Monday, July 16, 2012

Riveting Summer Read

If you like spy, political-military and intelligence fiction, the newly released suspense thriller, The Right Guard (Foxboro Press 2012) is a fast paced, riveting summer read. Written by first-time novelist Alexandra Hamlet, a defense anthropologist, former defense consultant and an international business and cultural affairs expert, The Right Guard is the winner of three “2012 International Book Awards”--Best New Fiction; Best New E-Book- Fiction; and Winner in E-Book-Mystery/Thriller/Adventure.


When over one million military weapons and equipment are missing from the U.S. military inventories across the country, a CIA operative recovering from wounds is used to flush out a secretive, "phantom" group hostile to a wildly spending, intrusive U.S. Administration. Loyal forces within the intelligence community struggle to learn who is involved and organize counter-moves yet stay undetected. The Right Guard is an exercise in gripping, fast-paced realism that keeps the reader mesmerized through the eyes of those who live in the intelligence world.

When asked about her inspiration for the book, Hamlet says, “It is based on real events and all of the newspaper articles placed in front of the first 32 chapters and the last chapter are real. It is also based on my personal experience and yet…it is a novel.” She added, “Even realistic events in life need to be helped by a good story in a novel in order to make it flow well and observe the techniques of acceptable writing. My personal insight into some intense situations allowed me to present the patriotism, talent, and bravery of America’s military and intelligence members.

The story takes place in the few days between the discovery by the CIA of a massive plot centered on a group that called itself “the Right Guard” and the potential execution of that takeover. There are 2 patriotic groups in this novel. Both think they are protecting the country and the U.S. Constitution. It is up to the reader to decide which way they would go themselves.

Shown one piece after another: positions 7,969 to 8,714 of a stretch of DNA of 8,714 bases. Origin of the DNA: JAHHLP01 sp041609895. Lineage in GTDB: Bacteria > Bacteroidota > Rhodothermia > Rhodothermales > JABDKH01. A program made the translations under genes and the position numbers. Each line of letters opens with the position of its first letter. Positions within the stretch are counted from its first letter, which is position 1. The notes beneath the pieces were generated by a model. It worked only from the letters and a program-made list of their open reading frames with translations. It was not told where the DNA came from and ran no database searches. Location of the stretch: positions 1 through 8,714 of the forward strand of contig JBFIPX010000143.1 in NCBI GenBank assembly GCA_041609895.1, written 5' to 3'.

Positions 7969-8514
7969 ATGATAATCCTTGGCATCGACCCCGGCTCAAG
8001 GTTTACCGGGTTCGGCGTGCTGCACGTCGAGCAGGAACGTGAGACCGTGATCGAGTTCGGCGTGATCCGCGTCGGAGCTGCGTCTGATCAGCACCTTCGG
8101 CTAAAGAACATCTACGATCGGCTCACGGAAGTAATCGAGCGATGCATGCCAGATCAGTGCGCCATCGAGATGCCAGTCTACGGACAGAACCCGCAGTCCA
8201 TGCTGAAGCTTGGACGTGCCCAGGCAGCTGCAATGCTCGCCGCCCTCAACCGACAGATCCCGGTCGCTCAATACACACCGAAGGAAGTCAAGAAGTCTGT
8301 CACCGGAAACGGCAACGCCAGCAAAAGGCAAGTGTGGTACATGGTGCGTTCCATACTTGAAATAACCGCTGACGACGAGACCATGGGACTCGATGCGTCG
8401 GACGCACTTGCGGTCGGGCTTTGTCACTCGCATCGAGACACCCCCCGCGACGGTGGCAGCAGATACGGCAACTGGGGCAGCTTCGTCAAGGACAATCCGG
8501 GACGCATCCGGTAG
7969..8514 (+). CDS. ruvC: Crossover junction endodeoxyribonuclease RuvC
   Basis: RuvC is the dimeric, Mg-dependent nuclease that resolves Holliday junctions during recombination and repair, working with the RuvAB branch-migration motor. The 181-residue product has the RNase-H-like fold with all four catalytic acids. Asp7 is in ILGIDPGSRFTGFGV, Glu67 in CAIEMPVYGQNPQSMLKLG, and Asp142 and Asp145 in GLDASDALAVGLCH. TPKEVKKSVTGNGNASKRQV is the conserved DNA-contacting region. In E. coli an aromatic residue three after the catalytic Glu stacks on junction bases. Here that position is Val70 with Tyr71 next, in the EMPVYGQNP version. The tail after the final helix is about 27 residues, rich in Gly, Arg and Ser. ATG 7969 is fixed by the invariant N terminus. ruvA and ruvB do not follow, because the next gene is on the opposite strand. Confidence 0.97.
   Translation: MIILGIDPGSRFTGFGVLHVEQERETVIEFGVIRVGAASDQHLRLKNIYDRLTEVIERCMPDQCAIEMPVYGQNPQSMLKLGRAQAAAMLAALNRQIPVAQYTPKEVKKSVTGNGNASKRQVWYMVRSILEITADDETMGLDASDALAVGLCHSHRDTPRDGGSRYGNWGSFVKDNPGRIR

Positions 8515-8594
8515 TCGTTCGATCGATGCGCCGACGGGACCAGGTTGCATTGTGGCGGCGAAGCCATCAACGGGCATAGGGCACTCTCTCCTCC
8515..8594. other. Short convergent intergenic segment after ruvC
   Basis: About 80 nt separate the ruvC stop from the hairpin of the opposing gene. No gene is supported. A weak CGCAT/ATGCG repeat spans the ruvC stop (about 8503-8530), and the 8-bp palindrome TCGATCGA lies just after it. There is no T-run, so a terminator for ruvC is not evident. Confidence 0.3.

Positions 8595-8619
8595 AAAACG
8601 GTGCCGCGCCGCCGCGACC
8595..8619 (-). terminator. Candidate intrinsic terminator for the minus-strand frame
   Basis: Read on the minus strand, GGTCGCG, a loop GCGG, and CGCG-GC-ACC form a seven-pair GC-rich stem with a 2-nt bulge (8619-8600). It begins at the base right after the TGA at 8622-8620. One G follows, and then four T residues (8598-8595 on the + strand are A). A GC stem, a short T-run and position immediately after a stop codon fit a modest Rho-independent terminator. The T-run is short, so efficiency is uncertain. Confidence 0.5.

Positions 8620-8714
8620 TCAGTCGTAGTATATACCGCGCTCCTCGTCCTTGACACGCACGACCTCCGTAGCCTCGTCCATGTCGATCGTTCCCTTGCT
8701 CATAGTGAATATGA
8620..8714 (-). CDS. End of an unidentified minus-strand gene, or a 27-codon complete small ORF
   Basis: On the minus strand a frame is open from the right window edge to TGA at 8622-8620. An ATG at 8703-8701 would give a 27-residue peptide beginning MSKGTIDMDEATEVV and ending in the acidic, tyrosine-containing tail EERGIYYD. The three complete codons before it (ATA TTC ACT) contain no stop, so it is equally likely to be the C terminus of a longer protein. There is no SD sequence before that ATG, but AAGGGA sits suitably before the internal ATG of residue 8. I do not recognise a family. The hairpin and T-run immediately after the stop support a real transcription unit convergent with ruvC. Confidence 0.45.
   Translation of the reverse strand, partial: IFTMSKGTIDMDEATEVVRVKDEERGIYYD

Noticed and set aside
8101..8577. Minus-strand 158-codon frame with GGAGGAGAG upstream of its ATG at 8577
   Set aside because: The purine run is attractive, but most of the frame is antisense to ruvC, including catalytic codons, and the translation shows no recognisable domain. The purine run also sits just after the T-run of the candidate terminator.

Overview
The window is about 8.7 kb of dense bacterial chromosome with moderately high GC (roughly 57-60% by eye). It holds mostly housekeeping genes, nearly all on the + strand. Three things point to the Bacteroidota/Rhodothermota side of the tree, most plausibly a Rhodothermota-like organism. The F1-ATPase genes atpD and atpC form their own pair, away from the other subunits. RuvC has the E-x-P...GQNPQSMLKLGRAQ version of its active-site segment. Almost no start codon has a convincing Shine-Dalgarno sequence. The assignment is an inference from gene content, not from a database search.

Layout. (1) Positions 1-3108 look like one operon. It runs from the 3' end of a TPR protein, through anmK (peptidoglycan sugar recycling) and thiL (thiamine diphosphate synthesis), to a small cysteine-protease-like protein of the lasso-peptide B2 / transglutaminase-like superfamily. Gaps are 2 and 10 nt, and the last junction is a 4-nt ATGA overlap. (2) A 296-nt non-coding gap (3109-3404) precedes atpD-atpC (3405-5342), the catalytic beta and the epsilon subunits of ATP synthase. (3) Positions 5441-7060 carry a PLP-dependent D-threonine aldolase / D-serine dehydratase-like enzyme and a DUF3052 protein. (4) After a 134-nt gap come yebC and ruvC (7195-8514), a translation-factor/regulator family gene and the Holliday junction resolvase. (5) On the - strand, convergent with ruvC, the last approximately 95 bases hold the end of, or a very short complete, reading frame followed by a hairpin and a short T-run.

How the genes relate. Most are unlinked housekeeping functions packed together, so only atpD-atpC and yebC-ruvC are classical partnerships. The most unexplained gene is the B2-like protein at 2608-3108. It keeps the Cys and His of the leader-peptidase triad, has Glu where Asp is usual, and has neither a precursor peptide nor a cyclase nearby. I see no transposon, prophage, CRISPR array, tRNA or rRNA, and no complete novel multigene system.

Could the events in The Right Guard book really unfold in real life? This book was reviewed by some in the intelligence community and a number of very senior officers at the Pentagon and other military members. Hamlet says, “Some of them gave me quotes which I have included on the cover, but only if I used their approximate titles as some may be still active.” The author added, “I have been told, by senior members of the intelligence community that The Right Guard is more possible today than in the time frame I wrote it—given the similarities in the social, economic, military, and political climates as well as much more improved command and control and communications abilities.”

Hamlet, a Harvard-educated cultural anthropologist, has consulted for the Pentagon and other agencies of the U.S. government. The first of a trilogy, The Right Guard takes readers through the twists and turns of the secretive world of U.S. intelligence as an undercover assignment goes astray. Though set in 1978, The Right Guard resembles the present political and economic climate of the United States. A former CIA Senior Operations Officer calls The Right Guard, “A must read for any spy aficionado!"


For more information go to http://www.alexandrahamlet.com/  and http://www.therightguardnovel.com/

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